LIPA pension dispute could cost ratepayers millions

Average residential customers will see a $16.91 increase

Average residential customers will see a $16.91 increase in their bills next month because of an anticipated jump in natural gas pricing, and a backlog of unpaid fuel costs from November, LIPA said. (Jan. 11, 2013) (Credit: Newsday / Karen Wiles Stabile)

The Long Island Power Authority and its biggest contractor, National Grid, are negotiating to settle a more than decade-old dispute over pensions and other retiree benefits that could leave ratepayers on the hook for hundreds of millions of dollars in future benefit payments.

LIPA and National Grid both say they are actively working to settle the 13-year-old dispute, which revolves around a "significantly underfunded" pension benefit plan for utility workers. Sources previously have told Newsday that the liability amounts to upward of $600 million.

LIPA, in its 2012 annual report, did not disclose an amount, but called it "significant."


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The issue has taken on a new urgency because LIPA's contract with National Grid expires at the end of the year, after which PSEG of New Jersey will take over the system.

"LIPA is still in negotiations and it is premature to comment," spokeswoman Elizabeth Flagler said.

LIPA trustees in the past have said it's unlikely that ratepayers would be faced with a big lump sum payment to settle the case, even if the authority agrees to fund contributions to the worker pension plans. Still, the amounts being discussed aren't small. Every $40 million of cost to LIPA requires a 1 percent hike in bills, so a new cost of $400 million, for example, could require a 10 percent rate increase.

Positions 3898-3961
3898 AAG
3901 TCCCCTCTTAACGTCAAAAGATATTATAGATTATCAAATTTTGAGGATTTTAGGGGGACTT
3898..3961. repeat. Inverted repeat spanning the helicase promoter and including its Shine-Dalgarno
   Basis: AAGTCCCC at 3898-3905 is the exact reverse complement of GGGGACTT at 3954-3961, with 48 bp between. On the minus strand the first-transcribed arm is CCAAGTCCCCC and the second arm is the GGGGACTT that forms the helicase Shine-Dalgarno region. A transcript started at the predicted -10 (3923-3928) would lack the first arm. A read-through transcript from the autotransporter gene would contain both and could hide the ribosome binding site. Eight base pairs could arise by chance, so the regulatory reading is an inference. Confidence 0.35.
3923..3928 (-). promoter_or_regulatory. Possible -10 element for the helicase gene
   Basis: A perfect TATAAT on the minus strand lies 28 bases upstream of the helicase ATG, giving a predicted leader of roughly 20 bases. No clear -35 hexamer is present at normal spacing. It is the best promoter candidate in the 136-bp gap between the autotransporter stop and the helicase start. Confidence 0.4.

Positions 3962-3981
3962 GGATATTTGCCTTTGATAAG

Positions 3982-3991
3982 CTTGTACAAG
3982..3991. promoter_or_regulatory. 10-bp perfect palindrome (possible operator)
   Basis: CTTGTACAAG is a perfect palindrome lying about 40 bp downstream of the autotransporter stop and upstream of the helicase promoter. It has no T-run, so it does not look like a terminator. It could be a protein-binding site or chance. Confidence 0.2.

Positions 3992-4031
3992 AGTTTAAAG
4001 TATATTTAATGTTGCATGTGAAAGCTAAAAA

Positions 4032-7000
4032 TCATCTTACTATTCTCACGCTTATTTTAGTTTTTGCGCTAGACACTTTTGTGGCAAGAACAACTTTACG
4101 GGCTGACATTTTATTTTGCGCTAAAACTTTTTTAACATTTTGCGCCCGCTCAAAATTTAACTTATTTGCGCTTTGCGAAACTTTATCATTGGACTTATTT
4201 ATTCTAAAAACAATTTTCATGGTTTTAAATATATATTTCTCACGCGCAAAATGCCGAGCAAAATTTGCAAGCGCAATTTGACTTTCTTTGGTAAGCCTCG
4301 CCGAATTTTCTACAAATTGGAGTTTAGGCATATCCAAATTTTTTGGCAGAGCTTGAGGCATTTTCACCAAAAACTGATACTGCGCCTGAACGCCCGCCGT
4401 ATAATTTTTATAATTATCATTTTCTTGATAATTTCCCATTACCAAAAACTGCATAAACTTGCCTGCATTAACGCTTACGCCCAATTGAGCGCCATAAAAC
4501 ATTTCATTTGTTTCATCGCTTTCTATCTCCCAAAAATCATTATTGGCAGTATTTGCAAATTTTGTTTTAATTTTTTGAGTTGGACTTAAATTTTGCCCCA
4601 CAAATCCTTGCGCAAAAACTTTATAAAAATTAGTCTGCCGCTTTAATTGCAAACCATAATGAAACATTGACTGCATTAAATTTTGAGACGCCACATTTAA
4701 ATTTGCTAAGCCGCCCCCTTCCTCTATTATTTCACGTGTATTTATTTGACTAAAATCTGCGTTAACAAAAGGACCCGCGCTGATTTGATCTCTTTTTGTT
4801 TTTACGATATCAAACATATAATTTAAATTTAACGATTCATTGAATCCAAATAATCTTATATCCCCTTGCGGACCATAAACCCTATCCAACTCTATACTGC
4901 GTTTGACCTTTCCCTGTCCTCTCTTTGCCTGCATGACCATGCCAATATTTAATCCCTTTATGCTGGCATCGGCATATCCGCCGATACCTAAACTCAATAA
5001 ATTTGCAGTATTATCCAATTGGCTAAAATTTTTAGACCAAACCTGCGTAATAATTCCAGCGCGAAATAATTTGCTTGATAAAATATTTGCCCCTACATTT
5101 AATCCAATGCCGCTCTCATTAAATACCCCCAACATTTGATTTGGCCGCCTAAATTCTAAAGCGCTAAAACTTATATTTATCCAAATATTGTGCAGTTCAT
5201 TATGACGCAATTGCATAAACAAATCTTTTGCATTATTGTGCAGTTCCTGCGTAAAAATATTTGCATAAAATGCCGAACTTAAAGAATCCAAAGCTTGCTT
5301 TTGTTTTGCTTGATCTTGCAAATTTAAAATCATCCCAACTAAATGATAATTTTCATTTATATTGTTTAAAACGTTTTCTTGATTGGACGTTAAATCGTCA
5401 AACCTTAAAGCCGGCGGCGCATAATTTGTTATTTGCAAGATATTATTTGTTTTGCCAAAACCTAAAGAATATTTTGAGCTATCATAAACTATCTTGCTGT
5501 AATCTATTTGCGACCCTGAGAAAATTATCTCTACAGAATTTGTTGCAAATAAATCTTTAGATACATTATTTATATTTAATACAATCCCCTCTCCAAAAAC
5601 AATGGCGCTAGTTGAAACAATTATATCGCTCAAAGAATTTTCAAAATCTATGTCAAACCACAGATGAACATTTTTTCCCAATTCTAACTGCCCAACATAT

As Newsday has reported, LIPA had asserted since 2000 that responsibility for the pension costs, originally $250 million in benefits for former Long Island Lighting Co. workers, rests with the former KeySpan. National Grid bought KeySpan in 2007. People familiar with more recent estimates say the pension funding obligations ballooned over the years because of Wall Street declines and other economic factors.

A spokesman for Gov. Andrew M. Cuomo, who has promised a three-year rate freeze as part of a LIPA reform bill he recently signed, downplayed the issue's potential impact on future rates. "We are aware of and monitoring this long-standing issue, but it is a balance sheet issue, not a rate issue," said Cuomo spokesman Matthew Wing.

LIPA trustee Matthew Cordaro said the pension issue is being reviewed by the board, which first learned of it following an outside review of LIPA's future structure in 2011.

"It's lingered for a long time, and there's been a lot of confusion and uncertainty surrounding it and what the obligations are, what the liability is and the amount," he said. "Conceivably, LIPA could arrive at a settlement that reduces the authority's substantial liability somewhat or perhaps allows it to whittle away at the liability over time, a solution that would minimize its impact on rates."

LIPA chairman Larry Waldman didn't return a call seeking comment.

In its 2012 annual report, LIPA said that, while it has long funded the workers' retirement plan costs, National Grid "has asserted that LIPA is responsible for significant pension and other employee plan benefit obligations that are currently substantially underfunded or unfunded."

LIPA said it is "carefully" assessing those costs, "given the various legal and financial factors involved, and may result in the need for LIPA to record a liability after" National Grid's contract expires in December.

Wendy Ladd, a spokeswoman for National Grid, said talks with LIPA were continuing, but that in any case, employees "will be made whole."

"We hope it's going to be settled," she said. "We're working toward an agreement."

Don Daley, business manager for local 1049 of the International Brotherhood of Electrical Workers, said financial analysts for the union have looked into the matter and aren't necessarily concerned that the benefits won't be paid.

"We had our actuaries look into it. It's funded to the appropriate levels," he said. "That's all we can be concerned about. The argument is between the two parties."

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